Of course, there is still a long way to go before any of the report’s recommendations become a reality. Even within the committee, there is not unanimity, with some Republican members expressing concerns over breaking up companies in particular. Republicans will also be more ideologically opposed to adding regulations or removing companies’ ability to arbitrate disputes themselves, rather than through the courts.
And then of course there is the enormous collective power of Apple, Amazon, Facebook and Google – some of the world’s largest and richest corporations – who will be willing and able to do anything to protect their markets and profits.
I note, for the record, that AT&T was broken up long before Citizen’s United was decided, when our government still worked, because both sides actually compromised on legislation. I also remind everyone the the Supreme Court is NOT, in fact, the final say in our laws. If Congress doesn’t like the way a decision went, they can write a new law in light of what was decided.
But do you really think that a bunch of Congress-people are going to forego campaign funding from Silicon Valley by voting to break up four of the biggest corporations in the world? Even if they weren’t getting money from those companies before, you can bet their primary challengers would, the next time around. You can’t fix our corporatocracy until you get rid of Citizen’s United, and we will never be free of it now. As if we didn’t have a big enough problem with it before, the decision guarantees regulatory capture forever. Campaign funding and the life-and-death polarization of our two-party system will never allow for reversing it.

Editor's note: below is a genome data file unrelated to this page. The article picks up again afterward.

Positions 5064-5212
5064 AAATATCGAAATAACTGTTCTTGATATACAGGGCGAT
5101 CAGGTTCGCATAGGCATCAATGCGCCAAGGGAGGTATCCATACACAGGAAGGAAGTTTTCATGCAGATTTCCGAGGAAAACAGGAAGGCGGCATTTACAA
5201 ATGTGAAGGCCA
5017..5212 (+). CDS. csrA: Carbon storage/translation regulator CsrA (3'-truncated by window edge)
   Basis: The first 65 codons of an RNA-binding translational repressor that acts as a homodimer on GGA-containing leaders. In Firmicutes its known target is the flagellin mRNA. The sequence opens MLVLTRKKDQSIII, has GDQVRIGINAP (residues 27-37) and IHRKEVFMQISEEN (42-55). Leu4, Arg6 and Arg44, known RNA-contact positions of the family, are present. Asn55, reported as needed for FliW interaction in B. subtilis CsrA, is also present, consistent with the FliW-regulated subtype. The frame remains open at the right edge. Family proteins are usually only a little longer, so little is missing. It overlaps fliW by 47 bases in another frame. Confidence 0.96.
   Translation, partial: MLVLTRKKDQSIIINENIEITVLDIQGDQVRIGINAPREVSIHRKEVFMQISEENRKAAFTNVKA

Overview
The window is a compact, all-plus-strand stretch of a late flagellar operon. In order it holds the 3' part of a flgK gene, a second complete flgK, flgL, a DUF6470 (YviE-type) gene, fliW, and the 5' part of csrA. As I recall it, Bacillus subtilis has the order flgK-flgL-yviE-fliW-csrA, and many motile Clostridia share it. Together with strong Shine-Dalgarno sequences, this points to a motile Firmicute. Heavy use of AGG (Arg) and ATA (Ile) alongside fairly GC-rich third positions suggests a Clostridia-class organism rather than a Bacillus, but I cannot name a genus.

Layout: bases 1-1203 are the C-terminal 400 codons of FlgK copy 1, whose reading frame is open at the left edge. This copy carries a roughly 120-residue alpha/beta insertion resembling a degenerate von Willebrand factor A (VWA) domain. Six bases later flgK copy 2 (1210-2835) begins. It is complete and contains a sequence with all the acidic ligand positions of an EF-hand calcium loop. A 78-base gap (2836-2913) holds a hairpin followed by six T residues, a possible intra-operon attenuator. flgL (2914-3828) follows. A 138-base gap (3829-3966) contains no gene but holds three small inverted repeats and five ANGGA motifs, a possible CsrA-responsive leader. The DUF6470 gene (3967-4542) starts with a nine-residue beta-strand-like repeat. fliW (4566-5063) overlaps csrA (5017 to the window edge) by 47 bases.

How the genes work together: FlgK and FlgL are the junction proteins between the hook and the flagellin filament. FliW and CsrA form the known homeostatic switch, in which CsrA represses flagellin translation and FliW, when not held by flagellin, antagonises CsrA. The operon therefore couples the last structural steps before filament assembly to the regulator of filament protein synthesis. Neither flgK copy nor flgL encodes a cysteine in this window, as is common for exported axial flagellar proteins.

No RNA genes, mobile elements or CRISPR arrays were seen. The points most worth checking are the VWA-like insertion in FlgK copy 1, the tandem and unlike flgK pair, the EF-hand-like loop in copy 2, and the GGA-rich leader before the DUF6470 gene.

There’s no public interest in these hearings. There is literally zero chance that anything will substantively change. Even if they do break Instagram out of Facebook, or YouTube out of Google, what will that really do? Nothing. If this is really about the advertising market, then all you’re going to do is split your existing spend, and if there are just 4 entities involved in the market instead of 2, they’ll collude on pricing, as a middle finger to the government. And, like AT&T before it, they will eventually just reassemble themselves into something even more monstrous than before.
This is about money. It’s always about money. Congress thinks that these companies should be giving more of their money to their campaigns, and this is how they go about getting that done. Watch campaign contributions rise in the wake of these hearings, note that nothing effectively changes, and then remember I was right. This isn’t rocket surgery. We’ve seen this before from the Microsoft trial.